Bench Talk 06/03/2017

In The News

 Josh Donaldson leads AL 3B in All Star Ballot despite only playing 15 games. Should fans be able to vote/should we care that fans are able to vote?

Cameron Burgess (CB): Not at all. All Stars should be determined by their play and by stats, not a popularity contest. Sure, Donaldson has been one of the best 3B in the MLB in recent years, but 14 games is not enough to be considered for an All Star appearance in my opinion. Somebody who has been playing all season long deserves this spot more.

Whether we should care or not, I think we still should. If the point of the All Star Game in any sport is to honour and highlight some of the best players in the game, then why are we letting fans vote John Scott into the game? He had 1 assist in 11 games the year he was voted in! Not only was he not producing in the NHL, but he was barely playing. This guy had 11 points in his career, there’s no way he should be representing his division at an All Star Game. Yet it happened, because fans voted and turned it into a joke. So no, fans shouldn’t be able to vote and we should care that they still can.

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Thomas Waind (TW): At its core the All Star isn’t for the players anymore. The bonuses attached to the All Star games were a huge incentive in Gordie Howe’s days, now salaries are so high that it’s just a drop in the bucket. Nowadays, Crosby skips the All Star game every year and you usually have to drag the players kicking and screaming just to get them there.

If the fans want to see an “all Kansas City Royals” starting lineup who’s going to stand in the way? The biggest argument to get rid of fan voting is that number All Star teams are usually into account in Hall of Fame voting, which is another subjective “honour” in of itself. If the fans want “JD No Whisky” at the All Star game, then let Josh play some third.

Brendan Ballantyne (BB): Although the entire idea behind an All-Star game is to please fans, I don’t think they should be entitled to a vote to determine who plays. If the best players are selected, that should be entertaining enough. What’s annoying about this whole topic is that All-Star games, alongside championships and other individual awards, are always used as resume builders in evaluating and debating players. If the All-Star game is becoming a popularity contest, it really tarnishes the history of what it was intended to be and makes the recognition less special. All-Star games kind of suck anyways, so if taking away fan voting is a “loss” to some people, there wasn’t much to lose to begin with.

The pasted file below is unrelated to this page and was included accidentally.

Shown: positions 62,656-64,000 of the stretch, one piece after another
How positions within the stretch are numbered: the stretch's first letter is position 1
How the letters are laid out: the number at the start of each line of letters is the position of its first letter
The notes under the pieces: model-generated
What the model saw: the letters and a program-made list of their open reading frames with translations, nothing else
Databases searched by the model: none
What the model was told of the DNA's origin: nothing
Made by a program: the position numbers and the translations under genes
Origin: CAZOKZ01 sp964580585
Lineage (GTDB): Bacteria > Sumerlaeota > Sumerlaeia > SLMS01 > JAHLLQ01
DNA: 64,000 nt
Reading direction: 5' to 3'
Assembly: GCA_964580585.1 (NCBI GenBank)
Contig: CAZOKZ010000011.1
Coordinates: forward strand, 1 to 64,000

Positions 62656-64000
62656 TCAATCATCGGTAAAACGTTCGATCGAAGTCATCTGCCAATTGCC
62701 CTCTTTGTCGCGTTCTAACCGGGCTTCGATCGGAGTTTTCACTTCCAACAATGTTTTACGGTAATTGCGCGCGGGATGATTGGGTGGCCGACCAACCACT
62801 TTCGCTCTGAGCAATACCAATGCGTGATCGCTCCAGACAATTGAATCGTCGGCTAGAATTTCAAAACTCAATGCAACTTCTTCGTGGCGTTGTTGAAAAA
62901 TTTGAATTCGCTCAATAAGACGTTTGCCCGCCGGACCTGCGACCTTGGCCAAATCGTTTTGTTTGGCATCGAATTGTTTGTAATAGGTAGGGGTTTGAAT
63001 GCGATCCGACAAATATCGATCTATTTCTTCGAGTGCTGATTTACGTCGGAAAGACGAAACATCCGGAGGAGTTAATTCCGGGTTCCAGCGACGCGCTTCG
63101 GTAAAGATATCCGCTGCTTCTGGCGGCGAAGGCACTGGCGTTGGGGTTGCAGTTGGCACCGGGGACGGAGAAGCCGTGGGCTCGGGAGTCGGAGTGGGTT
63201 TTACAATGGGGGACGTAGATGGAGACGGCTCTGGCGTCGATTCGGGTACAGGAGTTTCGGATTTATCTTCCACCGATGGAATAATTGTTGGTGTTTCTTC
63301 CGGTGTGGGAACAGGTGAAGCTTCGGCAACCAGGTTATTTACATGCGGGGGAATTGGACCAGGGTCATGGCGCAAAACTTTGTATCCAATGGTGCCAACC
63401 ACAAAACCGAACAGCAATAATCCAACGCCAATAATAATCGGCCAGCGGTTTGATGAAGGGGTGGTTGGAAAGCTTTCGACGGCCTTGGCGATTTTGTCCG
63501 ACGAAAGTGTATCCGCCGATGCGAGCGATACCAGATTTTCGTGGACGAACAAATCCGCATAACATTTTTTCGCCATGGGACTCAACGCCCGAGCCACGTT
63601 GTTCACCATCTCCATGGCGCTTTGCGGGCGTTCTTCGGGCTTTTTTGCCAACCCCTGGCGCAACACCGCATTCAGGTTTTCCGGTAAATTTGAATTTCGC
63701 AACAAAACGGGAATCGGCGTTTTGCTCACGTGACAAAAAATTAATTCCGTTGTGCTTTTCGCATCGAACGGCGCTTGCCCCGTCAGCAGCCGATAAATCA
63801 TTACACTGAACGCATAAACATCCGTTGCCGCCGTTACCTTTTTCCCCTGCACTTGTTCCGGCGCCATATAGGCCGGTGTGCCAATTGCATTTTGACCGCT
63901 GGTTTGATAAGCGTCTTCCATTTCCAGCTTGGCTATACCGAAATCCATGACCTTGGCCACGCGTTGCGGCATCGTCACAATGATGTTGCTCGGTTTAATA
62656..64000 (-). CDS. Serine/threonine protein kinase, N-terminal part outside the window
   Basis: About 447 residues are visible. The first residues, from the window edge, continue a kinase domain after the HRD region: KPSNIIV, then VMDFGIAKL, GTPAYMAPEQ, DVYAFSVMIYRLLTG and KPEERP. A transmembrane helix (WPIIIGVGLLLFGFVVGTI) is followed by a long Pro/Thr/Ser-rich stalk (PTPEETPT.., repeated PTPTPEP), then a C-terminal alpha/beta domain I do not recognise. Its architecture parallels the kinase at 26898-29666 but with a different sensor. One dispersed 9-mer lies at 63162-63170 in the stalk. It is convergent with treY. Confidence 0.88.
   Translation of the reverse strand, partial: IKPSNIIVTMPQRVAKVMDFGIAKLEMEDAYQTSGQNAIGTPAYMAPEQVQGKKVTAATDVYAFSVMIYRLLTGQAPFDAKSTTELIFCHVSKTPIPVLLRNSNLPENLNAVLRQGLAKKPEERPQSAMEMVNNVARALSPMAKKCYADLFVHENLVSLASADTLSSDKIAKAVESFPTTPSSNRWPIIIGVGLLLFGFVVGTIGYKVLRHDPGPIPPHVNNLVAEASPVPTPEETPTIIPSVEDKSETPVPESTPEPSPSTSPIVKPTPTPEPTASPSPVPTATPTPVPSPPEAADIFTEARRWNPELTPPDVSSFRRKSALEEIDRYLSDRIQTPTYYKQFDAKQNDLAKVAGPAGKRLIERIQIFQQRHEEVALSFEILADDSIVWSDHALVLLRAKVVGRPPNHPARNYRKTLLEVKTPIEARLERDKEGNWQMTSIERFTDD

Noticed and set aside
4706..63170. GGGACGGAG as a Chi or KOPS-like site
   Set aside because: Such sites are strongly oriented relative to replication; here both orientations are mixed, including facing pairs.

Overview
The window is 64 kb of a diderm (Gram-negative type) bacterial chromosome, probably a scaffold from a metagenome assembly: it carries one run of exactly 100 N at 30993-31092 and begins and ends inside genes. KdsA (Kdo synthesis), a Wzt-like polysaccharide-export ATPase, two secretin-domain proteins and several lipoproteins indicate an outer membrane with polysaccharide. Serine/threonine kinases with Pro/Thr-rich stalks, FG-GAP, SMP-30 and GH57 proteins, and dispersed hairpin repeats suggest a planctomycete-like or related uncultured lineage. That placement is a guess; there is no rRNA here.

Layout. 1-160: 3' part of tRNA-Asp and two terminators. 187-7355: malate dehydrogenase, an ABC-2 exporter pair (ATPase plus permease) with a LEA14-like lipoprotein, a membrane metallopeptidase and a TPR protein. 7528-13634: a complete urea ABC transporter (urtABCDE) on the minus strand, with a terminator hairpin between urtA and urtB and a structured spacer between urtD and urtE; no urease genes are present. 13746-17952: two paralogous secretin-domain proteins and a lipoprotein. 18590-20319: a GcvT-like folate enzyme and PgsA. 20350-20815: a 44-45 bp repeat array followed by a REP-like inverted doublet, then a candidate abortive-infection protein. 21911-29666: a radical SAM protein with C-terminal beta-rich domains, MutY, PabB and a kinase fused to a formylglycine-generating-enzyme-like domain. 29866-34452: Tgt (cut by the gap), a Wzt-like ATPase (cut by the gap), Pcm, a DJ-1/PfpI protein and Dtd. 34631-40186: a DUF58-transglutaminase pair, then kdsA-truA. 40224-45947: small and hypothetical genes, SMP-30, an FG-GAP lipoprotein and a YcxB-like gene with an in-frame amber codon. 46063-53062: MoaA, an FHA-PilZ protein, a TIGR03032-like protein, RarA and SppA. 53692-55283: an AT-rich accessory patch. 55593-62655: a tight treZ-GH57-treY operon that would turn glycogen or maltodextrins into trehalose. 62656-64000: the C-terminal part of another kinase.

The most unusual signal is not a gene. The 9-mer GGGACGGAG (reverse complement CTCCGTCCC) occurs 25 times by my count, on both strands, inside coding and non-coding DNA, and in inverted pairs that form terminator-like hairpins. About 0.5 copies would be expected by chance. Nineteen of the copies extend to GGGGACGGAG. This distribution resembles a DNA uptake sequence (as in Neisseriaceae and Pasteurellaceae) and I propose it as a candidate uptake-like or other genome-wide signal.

No football players in the top 20, no baseball or hockey players at all. Is ESPN’s “top 100 most famous athletes on the planet” list bogus?

Link to original article: http://www.espn.com/espn/feature/story/_/page/worldfame100/espn-world-fame-100-top-ranking-athletes

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CB: I’m not shocked at all that there are no hockey players since this is ESPN, but no baseball players seems surprising to me. I understand that the list is international, and since soccer is the most popular sport in the world it makes sense that this list is dominated by soccer players. But seriously, how does an athlete like Sidney Crosby not make this list? He’s been one of the most dominant athletes in his sport for the last 12 years, has been a part of many historic moments (most memorable has to be the Golden Goal in 2010), and has been in commercials since he entered the NHL.

In terms of baseball, I can almost understand how no players made the list. Despite worldwide popularity, a lot of baseballs biggest stars over the last decade have retired. Names such as Derek Jeter, Alex Rodriguez and David Ortiz have all left the image of the MLB in the hands of young stars. The problem with this is that many of the young stars, such as Mike Trout and Bryce Harper, haven’t spent enough time in the league to grow their image into what is needed to crack the Top 100. Despite this, I think it’s crazy that two of the four major sports leagues in North America are not represented on this list.

TW: This list is perplexing for a couple of reasons. Seeing as its international it makes sense that games like soccer, basketball, tennis, and cricket are well represented. Also the football seems about right because football is purely American, but given the States is the third biggest nation in the world it probably averages out to a sub 20 ranking for the NFL’s best.

What I don’t understand is how legends of both Japanese and American baseball such as Ichiro Suzuki, Yu Darvish or Masahiro Tanaka don’t make the list. I don’t understand the lack of Alexander Ovechkin who is somewhat prominent in the States, recognizable by most Canadians and an absolute rock star in Russia. I also don’t understand Phil Mickelson at #5 and as the top golfer. I don’t care if he’s fallen off a cliff, Tiger is still the world’s most recognizable golfer and it isn’t even close.

BB: First and foremost, I don’t think this list should be taken very seriously at all. It makes sense that there’s a wide representation of internationally popular sports like soccer, tennis and golf, but we have to remember the main factors in this rankings process includes Instagram, Facebook and Twitter followers. This would suggest to me that this list is more about athletes as personalities and celebrity figures as opposed to being recognized based on their athletic accomplishments and contributions.

For example, the only Canadian on this list is Eugenie Bouchard. Obviously there are many other Canadian athletes that would come to mind as more successful than Bouchard, but because of Bouchard’s social media presence, in large part due to off the court influences, she received a rating on this list. Because of the measuring methods that would lead to cases like this, I’d consider this list to be bogus.

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It doesn’t surprise me too much that there is a lack of hockey players here because the sport’s popularity doesn’t span the globe like others do, but I am quite shocked there are no baseball players. Young MLB stars like Mike Trout and Bryce Harper seem like they would be the kind of athletes to crack this list, maybe they will next time.

After losing to Windsor in the Memorial Cup Final, Dylan Strome took a shot at the format of the tournament. How much of an advantage does the host team actually have in the tournament?